He listened, and then, much to my surprise, he started laughing so hard. It was a contagious laugh, and I joined in the laughter, although I did not know why we were laughing. When he stopped laughing, he said that I was the last person he suspected. He thought it was JoAnn or one of his younger sisters, but not old Goody-Two-Shoes, with my righteous self reading the Bible and sleeping with it in my bed.
I apologized profusely for letting him take the whippings, and he said that it had been so long ago that he had forgot about it. He understood why I stayed silent, agreeing that Aunt Brownie did know how to inflict serious pain. He forgave me, still laughing at the irony of the most religious child in the house turning out to be a bandit.
All those years as a Christian, I fretted about letting Leon take the blame for my actions. Even after I confessed the sin to God and asked for His forgiveness, I was convinced that I was the worst person in the world to let someone else suffer for my crimes. Somehow I came to believe that I was not going to go to heaven until I confessed to Leon, enduring his wrath. I just knew that Leon had carried hate all those years for the person who got him in trouble, only to discover that Leon had never even thought about it. In fact, he said that he probably deserved some of the whippings, because he got away with a lot of stuff, including harassing JoAnn and me.
It is funny how guilt eats away at us long after the offenses, even after the persons we have sinned against have moved on in their lives. Guilt and shame are two ways that the devil uses to defeat God’s people, convincing individuals that they are too horrible to be acceptable to God and to Jesus Christ our Lord. But God in His mercy and grace, is a forgiving God, who hears our confessions, and then removes our sins from us, promising, “Though your sins are like scarlet, I will make them as white as snow. Though they are red like crimson, I will make them as white as wool” (Isaiah 1:18).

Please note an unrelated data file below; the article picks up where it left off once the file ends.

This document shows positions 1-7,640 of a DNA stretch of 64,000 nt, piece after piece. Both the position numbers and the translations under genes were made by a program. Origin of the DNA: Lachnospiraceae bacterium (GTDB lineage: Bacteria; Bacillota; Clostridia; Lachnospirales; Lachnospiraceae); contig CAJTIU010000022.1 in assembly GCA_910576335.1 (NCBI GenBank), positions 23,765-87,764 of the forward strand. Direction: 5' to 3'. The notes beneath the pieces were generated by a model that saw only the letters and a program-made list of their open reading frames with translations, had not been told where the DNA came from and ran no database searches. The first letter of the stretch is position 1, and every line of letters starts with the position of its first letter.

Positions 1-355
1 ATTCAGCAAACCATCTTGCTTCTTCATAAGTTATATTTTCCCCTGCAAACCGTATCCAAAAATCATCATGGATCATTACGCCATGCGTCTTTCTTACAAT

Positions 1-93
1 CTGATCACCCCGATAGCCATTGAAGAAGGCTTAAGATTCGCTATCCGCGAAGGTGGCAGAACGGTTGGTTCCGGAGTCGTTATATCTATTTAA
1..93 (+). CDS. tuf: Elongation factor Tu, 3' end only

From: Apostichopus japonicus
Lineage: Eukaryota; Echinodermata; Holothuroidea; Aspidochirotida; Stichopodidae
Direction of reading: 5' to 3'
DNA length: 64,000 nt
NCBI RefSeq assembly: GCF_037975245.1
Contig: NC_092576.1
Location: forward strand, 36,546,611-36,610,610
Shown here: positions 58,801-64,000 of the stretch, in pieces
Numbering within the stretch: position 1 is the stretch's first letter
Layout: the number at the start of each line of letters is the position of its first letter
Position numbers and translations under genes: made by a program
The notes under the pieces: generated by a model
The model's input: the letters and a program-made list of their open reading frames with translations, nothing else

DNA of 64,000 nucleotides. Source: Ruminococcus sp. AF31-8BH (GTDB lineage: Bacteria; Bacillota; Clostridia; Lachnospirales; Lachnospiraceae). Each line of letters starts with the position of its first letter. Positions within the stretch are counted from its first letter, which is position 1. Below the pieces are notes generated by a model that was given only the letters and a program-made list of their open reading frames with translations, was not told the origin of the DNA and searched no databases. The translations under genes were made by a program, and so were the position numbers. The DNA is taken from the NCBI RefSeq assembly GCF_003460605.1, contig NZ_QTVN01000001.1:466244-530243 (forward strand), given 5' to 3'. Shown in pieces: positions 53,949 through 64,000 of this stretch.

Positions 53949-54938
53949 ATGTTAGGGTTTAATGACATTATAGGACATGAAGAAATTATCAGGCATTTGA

So, let go of the guilt and shame of the past. If there is someone that you need to apologize to for some past indiscretion, then do so, if it will bring you peace. But know that God does not hold our sins against us forever, for in Him is life evermore. Psalm 103: 9-12 reminds us, “He [God] will not constantly accuse us, nor remain angry forever. He does not punish us for all our sins; he does not deal harshly with us, as we deserve. For his unfailing love toward those who fear him is as great as the height of the heavens above the earth. He has removed our sins as far from us as the east is from the west.”
So, what are your thoughts on my behavior. You understand, right?